Oral health is the window to our overall health and wellbeing. Exposure to good oral health knowledge and practices is very important, especially for future healthcare professionals. There are different colleges of health sciences like medicine, dentistry, applied health sciences, and pharmacy. Though students study health sciences, education and training might influence their oral health. Hence understanding the oral health knowledge and practices of students in different colleges was worthy of investigation before they finish their training. Several studies, have been done to know the oral health among males and females, and females had good oral health knowledge compared to males. According to the previous studies, final-year medical students had a significantly higher score of oral health knowledge, attitude, and behavior than their first year counterparts.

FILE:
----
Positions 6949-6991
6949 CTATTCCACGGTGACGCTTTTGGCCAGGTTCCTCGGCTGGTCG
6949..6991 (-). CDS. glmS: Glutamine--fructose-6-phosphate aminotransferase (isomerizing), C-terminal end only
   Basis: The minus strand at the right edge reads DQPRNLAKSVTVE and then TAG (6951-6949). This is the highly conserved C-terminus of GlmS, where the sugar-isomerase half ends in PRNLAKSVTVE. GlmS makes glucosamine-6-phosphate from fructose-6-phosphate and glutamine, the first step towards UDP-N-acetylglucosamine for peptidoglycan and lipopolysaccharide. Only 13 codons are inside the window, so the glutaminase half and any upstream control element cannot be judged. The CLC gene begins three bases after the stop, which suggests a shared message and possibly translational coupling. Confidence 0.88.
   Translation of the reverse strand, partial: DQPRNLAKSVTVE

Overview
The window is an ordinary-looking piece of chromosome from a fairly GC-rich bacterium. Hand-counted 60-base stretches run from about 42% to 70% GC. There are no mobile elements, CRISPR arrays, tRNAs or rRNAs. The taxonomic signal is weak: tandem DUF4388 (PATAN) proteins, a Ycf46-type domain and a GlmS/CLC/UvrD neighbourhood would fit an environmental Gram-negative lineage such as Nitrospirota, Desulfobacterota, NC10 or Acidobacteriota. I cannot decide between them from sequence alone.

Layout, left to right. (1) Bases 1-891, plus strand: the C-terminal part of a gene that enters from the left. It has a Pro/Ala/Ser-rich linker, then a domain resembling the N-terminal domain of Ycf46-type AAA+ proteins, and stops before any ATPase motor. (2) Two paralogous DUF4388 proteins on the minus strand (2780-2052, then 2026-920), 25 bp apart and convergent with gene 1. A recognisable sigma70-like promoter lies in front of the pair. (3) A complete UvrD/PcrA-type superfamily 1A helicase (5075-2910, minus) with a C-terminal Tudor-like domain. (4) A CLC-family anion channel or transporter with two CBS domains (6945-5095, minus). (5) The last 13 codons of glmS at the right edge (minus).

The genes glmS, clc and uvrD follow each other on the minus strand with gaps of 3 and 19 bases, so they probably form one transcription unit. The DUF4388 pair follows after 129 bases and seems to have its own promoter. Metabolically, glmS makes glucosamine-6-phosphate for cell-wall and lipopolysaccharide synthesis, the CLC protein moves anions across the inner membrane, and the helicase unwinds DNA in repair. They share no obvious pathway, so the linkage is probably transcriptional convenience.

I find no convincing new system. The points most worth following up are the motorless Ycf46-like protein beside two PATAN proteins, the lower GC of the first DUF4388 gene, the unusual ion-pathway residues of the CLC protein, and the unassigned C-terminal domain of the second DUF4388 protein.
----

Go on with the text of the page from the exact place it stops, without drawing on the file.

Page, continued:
In the present study, effort was made to understand the level of oral health knowledge and practices of male and female students from the first year to the fifth year of study, in different colleges of health sciences.
Oral health knowledge is associated with better oral health practices. The attainment of good oral health needs acquisition of knowledge about oral disease prevention, having acceptable oral health behavior such as oral and dental hygiene, restriction of sugar products, use of fluoride products, and utilization of dental services. Preventive oral health practices include regular, twice daily conscious cleaning of the teeth, dental flossing, decreased intake of sugar between meals, and regular attendance at the dental clinic, at least once every year.
Our observations concluded that the overall knowledge level of the students toward oral health was low, which is similar to the study done by Abate et al.